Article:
Merge requests (FREE)

Merge requests (MRs) are the way you check source code changes into a branch. When you open a merge request, you can visualize and collaborate on the code changes before merge. Merge requests include:

  • A description of the request.
  • Code changes and inline code reviews.
  • Information about CI/CD pipelines.
  • A comment section for discussion threads.
  • The list of commits.

To get started, read the introduction to merge requests.

Merge request tabs

Merge requests contain tabs at the top of the page to help you navigate to important parts of the merge request:

Merge request tab positions

  • Overview: Contains the description, notifications from pipelines, and a discussion area for comment threads) and code suggestions. The right sidebar provides fields to add assignees, reviewers, labels, and a milestone to your work, and the merge request widgets area reports results from pipelines and tests.
  • Commits: Contains a list of commits added to this merge request. For more information, read Commits tab in merge requests.
  • Pipelines: If configured, contains a list of recent GitLab CI/CD pipelines and their status.
  • Changes: Contains the diffs of files changed by this merge request. You can configure the display.

View merge requests

You can view merge requests for a specific project, or for all projects in a group:

  • Specific project: Go to your project and select Merge requests.
  • All projects in a group: Go to your group and select Merge requests. If your group contains subgroups, this view also displays merge requests from the subgroup projects. GitLab displays a count of open merge requests in the left sidebar, but caches the value for groups with a large number of open merge requests.

GitLab displays open merge requests, with tabs to filter the list by open and closed status:

Project merge requests list view

You can search and filter, the results, or select a merge request to begin a review.

Merge request sidebar

The Overview tab of a merge request displays a sidebar. In this sidebar, you can assign, categorize, and track progress on a merge request:

  • Assignee: Designate the directly responsible individual (DRI) for a merge request. With multiple assignees, you can assign a merge request to more than one person at a time.
  • Reviewer: Designate a team member to review a merge request. Higher tiers can assign multiple reviewers, and require approvals from these reviewers.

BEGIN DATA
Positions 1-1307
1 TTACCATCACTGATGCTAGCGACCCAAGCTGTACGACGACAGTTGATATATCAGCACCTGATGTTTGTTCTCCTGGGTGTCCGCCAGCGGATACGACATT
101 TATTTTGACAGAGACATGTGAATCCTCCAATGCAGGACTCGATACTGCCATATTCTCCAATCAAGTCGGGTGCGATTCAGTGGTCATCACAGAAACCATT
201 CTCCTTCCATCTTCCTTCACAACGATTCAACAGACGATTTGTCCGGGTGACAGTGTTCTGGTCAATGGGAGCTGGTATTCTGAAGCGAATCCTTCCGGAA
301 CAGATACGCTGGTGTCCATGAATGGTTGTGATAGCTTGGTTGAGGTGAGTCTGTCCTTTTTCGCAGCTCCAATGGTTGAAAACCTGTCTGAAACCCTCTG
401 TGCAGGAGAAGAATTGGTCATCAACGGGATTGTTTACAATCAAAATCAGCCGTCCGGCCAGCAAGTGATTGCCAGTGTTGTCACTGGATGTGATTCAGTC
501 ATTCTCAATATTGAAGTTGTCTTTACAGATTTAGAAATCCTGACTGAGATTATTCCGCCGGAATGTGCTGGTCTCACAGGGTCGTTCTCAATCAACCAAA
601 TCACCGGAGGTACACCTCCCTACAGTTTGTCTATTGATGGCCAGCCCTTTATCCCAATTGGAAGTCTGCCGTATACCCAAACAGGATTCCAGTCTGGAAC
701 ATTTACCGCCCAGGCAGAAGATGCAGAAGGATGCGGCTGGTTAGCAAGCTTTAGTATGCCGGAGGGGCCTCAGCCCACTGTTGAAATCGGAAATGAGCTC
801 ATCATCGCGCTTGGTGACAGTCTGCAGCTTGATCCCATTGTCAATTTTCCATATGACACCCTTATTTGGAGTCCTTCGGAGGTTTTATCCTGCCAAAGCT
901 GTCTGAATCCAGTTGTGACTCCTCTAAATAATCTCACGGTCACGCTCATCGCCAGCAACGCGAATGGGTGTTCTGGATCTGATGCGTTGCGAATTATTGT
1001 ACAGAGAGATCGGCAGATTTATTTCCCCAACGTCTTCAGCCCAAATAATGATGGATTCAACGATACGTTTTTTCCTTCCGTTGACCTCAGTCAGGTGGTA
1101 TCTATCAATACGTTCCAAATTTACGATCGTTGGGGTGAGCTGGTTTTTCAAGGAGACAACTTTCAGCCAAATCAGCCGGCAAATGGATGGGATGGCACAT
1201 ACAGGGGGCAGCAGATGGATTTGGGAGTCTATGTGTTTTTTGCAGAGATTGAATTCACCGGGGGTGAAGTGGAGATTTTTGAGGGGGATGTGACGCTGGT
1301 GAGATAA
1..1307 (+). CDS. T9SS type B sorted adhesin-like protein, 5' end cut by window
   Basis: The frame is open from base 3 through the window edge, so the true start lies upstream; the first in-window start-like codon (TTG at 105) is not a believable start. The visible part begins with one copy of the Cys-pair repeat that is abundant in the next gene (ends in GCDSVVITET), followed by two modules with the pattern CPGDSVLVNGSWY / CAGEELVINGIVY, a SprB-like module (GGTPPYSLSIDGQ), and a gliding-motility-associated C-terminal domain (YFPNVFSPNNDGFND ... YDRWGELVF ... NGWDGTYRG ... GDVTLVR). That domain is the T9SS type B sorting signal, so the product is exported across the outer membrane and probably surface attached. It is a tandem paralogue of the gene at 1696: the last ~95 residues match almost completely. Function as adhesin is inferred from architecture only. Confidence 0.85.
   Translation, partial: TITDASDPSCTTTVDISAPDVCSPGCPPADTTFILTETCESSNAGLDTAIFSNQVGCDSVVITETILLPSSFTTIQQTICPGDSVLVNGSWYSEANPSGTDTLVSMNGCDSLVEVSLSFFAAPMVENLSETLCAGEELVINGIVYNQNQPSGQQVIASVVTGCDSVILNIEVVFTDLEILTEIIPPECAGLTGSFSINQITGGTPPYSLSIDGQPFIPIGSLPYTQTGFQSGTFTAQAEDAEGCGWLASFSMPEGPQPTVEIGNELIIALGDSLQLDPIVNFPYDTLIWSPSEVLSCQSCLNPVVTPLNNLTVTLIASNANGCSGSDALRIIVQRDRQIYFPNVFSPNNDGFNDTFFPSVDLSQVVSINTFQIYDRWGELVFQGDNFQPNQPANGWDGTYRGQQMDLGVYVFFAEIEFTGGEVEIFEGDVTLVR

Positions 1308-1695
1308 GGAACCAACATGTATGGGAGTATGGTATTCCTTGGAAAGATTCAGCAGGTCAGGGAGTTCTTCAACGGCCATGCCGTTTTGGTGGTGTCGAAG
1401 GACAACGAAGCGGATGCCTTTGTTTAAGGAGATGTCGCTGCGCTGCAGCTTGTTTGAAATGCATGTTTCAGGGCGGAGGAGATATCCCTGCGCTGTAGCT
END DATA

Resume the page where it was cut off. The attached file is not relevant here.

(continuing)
• Milestone: Track time-sensitive changes.
  • Time tracking: Time spent on a merge request.
  • Labels: Categorize a merge request and display it on appropriate issue boards.
  • Participants: A list of users participating or watching a merge request.
  • Notifications: A toggle to select whether or not to receive notifications for updates to a merge request.

Close a merge request

If you decide to permanently stop work on a merge request, GitLab recommends you close the merge request rather than delete it. Users with Developer, Maintainer, or Owner roles in a project can close merge requests in the project:

  1. Go to the merge request you want to close.
  2. Scroll to the comment box at the bottom of the page.
  3. Following the comment box, select Close merge request.

GitLab closes the merge request, but preserves records of the merge request, its comments, and any associated pipelines.

Delete a merge request

GitLab recommends you close, rather than delete, merge requests.

WARNING: You cannot undo the deletion of a merge request.

To delete a merge request:

  1. Sign in to GitLab as a user with the project Owner role. Only users with this role can delete merge requests in a project.
  2. Go to the merge request you want to delete, and select Edit.
  3. Scroll to the bottom of the page, and select Delete merge request.

Merge request workflows

For a software developer working in a team:

  1. You checkout a new branch, and submit your changes through a merge request.
  2. You gather feedback from your team.
  3. You work on the implementation optimizing code with Code Quality reports.
  4. You verify your changes with Unit test reports in GitLab CI/CD.
  5. You avoid using dependencies whose license is not compatible with your project with License Compliance reports.
  6. You request the approval from your manager.
  7. Your manager:
    1. Pushes a commit with their final review.
    2. Approves the merge request.
    3. Sets it to merge when pipeline succeeds.
  8. Your changes get deployed to production with manual actions for GitLab CI/CD.
  9. Your implementations were successfully shipped to your customer.

For a web developer writing a webpage for your company's website:

  1. You checkout a new branch and submit a new page through a merge request.
  2. You gather feedback from your reviewers.
  3. You preview your changes with Review Apps.
  4. You request your web designers for their implementation.
  5. You request the approval from your manager.
  6. Once approved, your merge request is squashed and merged, and deployed to staging with GitLab Pages.
  7. Your production team cherry picks the merge commit into production.

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